A heavy-metal nightmare that
has invited comparison to Eraserhead -- except that David
Lynch's film was obsessively slow, while Shinya Tsukamoto (who
serves as his own editor) keeps the scenes short, fast, anguished.
It's a hyperactive Japanese
idea of apocalyptic surrealism -- so fractured and jangled that
its themes (tormented flesh revolting against encroaching technology)
come through only in spurts.
what is it about?
For a while, I thought the
whole thing was the dream of a car-crash victim in the hospital
and hooked up to a life-support system -- there's a recurring
image of a car speeding at the camera.
a plot somewhere in there?
Sigh. All right, if I must:
A bespectacled, ordinary drone (Tomoroh Taguchi, looking like
David Byrne singing "Once in a Lifetime" in Stop
Making Sense) shoves an iron rod into his leg and finds
his body turning into a tangled riot of hardware. He dukes it
out with a couple of similarly appendaged beings, one of whom
drops mad pronouncements about world domination. In the end,
these two adversaries merge and, presumably, lay waste to the
Tetsuo sometimes seems like an attack on Japan's fascination
with technology, sometimes like a parody of the anime
in which robots hammer away at each other. It also answers questions
like, "What does an Iron Man do for sex?"
does an Iron Man do for sex?
The protagonist develops a
whirring penis-drill and menaces his girlfriend with it.
Indeed. You don't care whether
this is a satire of ironclad misogyny or an example of it; you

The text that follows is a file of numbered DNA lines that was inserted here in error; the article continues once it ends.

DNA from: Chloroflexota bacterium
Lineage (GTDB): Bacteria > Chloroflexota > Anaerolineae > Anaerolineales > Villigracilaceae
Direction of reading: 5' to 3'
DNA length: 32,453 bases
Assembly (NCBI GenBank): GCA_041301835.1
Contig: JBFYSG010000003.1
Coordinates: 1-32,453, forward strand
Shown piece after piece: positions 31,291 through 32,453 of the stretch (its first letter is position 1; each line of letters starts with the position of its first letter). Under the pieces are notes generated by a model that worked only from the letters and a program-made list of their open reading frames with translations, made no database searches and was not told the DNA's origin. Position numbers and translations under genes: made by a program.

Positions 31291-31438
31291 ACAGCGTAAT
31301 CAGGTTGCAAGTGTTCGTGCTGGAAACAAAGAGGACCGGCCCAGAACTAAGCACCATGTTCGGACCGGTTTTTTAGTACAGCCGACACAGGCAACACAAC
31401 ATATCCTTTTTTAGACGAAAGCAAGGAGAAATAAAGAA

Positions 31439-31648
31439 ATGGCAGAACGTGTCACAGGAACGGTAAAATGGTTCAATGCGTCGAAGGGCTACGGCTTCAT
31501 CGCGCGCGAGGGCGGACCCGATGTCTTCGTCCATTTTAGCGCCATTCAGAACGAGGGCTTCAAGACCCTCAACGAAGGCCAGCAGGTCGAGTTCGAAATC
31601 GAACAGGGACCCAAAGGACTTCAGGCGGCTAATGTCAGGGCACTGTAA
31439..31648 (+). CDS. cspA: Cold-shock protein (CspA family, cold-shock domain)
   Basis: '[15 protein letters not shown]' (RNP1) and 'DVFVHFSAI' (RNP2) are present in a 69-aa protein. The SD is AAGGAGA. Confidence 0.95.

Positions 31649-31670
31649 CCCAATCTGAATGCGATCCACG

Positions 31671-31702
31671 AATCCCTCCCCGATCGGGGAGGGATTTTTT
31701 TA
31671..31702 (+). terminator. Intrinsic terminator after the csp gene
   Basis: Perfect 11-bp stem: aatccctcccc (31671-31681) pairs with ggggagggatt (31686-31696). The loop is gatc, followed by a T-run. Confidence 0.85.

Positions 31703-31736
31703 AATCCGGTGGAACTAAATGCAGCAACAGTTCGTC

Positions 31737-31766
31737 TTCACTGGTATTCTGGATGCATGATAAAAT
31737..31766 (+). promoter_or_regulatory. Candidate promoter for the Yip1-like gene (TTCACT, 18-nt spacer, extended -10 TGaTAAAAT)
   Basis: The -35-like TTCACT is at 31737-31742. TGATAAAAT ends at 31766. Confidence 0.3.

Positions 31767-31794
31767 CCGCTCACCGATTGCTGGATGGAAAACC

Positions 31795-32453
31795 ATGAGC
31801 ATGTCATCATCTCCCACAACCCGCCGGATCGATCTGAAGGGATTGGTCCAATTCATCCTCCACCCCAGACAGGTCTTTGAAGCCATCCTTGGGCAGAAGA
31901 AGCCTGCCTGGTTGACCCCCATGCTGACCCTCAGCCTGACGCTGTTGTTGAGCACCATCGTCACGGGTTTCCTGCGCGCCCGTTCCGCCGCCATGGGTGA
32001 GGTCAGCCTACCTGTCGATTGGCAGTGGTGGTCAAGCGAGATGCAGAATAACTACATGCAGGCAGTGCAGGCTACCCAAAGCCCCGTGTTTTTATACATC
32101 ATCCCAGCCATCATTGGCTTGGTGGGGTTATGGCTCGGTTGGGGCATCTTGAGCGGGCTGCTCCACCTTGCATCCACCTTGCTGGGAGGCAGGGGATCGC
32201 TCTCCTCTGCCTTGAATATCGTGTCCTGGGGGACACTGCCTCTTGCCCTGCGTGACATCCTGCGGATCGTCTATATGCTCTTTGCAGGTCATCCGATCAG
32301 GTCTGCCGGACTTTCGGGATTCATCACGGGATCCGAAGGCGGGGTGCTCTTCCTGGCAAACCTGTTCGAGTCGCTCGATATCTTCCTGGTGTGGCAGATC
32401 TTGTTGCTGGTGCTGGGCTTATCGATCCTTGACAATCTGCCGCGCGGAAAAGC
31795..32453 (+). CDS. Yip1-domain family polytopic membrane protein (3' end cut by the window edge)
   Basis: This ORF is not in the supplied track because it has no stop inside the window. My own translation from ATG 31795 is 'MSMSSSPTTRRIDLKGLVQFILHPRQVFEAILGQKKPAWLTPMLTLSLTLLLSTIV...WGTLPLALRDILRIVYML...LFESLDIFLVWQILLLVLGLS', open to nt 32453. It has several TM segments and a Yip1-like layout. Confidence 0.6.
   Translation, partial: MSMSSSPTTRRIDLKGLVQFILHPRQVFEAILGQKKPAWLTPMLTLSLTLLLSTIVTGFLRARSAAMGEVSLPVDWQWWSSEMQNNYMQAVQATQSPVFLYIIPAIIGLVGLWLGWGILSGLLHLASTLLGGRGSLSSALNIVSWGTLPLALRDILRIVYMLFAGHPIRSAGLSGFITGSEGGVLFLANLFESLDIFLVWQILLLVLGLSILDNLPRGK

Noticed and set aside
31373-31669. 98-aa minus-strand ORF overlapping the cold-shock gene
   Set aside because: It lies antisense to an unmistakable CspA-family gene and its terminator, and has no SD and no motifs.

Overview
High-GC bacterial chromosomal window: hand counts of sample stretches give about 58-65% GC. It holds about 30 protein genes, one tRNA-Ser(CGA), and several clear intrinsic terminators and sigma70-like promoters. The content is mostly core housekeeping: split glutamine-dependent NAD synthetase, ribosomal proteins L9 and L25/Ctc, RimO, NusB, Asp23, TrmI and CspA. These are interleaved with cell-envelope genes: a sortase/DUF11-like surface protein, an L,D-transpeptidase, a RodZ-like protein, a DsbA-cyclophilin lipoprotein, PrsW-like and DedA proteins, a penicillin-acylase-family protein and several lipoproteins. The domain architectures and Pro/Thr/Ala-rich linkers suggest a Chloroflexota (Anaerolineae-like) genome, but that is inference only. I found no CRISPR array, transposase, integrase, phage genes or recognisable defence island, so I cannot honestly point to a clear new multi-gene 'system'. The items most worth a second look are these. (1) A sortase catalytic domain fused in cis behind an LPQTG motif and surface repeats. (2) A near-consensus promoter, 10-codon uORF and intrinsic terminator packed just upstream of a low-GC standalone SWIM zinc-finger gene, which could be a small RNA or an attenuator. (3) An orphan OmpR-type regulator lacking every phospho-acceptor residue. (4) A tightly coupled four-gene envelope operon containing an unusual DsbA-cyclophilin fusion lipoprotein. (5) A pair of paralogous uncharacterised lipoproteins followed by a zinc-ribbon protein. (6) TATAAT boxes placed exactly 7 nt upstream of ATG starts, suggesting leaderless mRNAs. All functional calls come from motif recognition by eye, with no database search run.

just don't want to see the woman anywhere near that drill.
an interesting Amazon.com customer review of this, titled "A
horror movie about being gay in Japan"?
There is indeed; click here to see it.
enjoy the film?
Up to a point. Shot in black
and white (by Tsukamoto and Kei Fujiwara), Tetsuo isn't
as disgusting as it would be in color, but it has more than a
few images that rival Eraserhead's grossest moments --
and those are the images that Tsukamoto bashes you with again
and again. Unquestionably it's a feat of imagination and technique,
but an hour of it is more than enough; you're punchy well before
the sequel, Tetsuo II: Body Hammer?
It's more abrasive, more incomprehensible,
and more conventional in its story. This time, Tomoroh Taguchi's
son is kidnapped and he goes ballistic, turning his body into
a weapon. There's much bashing around, much screaming and techno-agony;
not a lot of readily accessible meaning, though.
thoughts on the films as a whole?
They're like the hallucinations
of a college kid who's been up for three days on nothing but
coffee and No-Doz. (Weed might sharpen their appeal for some
viewers.) Visually overwhelming (or overbearing), but enough,